Pillai, N G K and Ganga, U (1985) Fishery and biology of tunas in the Indian seas. Harvest and Post-harvest Technology of Fish . pp. 10-35.
Tunas and tuna-like fishes belong to 6 genera, viz., Thunnus, Katsuwonus, Euthynnus, Auxis (tribe Thunnini) and Sarda (bonitos) and Gymnosarda (tribe Sardini) of the family Scombridae. Tunas are among the largest, most specialized and commercially important of all fishes (Collette and Nauen, 1983). They are found in temperate and tropical oceans around the world and account for a major proportion of the world fishery products. Tunas are unique among fishes because they possess body temperature several degrees higher than the ambient waters and have high metabolic rates that enable them to exhibit extraordinary growth patterns. They have streamlined bodies and vary extensively in size, color and fin length. They are fast swimmers capable of traveling more than 48 km/h (Collette and Nauen, 1983), migratory and have few predators. They are the second most important item, next only to shrimps, in the world seafood trade and therefore form specifically targeted fisheries globally by nations such as France, Spain, Thailand, Taiwan, Korea, Japan and USA. In the Indian Ocean which contributes 19% of the world tuna catch, tuna fishing and fisheries have emerged as focal points to address issues of sustainable development and management of fishery resources, especially in the context of EEZ regulations, UNCLOS and other international conventions.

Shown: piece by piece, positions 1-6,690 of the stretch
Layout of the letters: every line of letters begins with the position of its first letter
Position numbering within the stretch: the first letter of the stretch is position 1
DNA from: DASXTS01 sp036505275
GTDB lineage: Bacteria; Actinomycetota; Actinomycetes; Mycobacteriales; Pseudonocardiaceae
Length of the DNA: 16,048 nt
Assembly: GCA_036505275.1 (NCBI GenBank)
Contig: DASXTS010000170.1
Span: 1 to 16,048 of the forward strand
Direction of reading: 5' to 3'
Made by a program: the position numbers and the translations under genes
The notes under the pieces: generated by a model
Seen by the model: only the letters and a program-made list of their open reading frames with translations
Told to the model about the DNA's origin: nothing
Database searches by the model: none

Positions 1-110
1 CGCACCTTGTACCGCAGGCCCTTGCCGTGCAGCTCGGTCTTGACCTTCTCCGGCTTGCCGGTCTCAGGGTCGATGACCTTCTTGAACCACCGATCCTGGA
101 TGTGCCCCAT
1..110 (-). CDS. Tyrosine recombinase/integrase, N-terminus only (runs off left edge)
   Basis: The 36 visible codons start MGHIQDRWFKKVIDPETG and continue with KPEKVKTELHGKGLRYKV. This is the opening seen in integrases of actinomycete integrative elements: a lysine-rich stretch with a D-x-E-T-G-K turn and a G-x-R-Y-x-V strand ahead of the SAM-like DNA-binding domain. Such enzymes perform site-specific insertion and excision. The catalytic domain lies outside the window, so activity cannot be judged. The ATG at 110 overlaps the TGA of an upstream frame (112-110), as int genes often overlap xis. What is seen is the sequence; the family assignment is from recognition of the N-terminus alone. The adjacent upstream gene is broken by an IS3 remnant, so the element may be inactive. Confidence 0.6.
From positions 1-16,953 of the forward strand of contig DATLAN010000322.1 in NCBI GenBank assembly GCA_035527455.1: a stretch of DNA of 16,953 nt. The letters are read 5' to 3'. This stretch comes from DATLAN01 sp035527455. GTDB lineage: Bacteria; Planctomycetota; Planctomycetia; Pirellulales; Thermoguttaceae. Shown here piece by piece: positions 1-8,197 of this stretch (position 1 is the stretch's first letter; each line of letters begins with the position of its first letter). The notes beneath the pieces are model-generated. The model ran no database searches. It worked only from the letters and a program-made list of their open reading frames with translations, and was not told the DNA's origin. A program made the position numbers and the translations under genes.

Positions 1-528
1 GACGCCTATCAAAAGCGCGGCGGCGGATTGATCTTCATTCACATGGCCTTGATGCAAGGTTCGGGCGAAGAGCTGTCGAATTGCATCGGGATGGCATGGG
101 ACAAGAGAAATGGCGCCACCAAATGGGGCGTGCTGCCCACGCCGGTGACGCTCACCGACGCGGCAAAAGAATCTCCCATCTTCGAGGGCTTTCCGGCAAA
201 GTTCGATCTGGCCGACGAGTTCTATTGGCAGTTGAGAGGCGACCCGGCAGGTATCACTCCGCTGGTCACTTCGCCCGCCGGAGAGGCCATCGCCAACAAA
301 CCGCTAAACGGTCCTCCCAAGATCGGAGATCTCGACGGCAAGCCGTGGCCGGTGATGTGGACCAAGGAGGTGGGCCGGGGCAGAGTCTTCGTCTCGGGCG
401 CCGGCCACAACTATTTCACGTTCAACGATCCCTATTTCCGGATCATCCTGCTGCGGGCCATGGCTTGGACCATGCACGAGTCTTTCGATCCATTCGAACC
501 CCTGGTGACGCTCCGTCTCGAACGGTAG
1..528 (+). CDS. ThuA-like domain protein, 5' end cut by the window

|Uncontrolled Keywords:||Fishery and biology; tunas; Indian seas|
|Subjects:||Demersal Fishes > Tunas|
|Divisions:||CMFRI-Cochin > Marine Capture > Pelagic Fisheries|
|Deposited By:||Geetha P Mrs|
|Deposited On:||01 Mar 2011 17:19|
|Last Modified:||01 Mar 2011 17:19|
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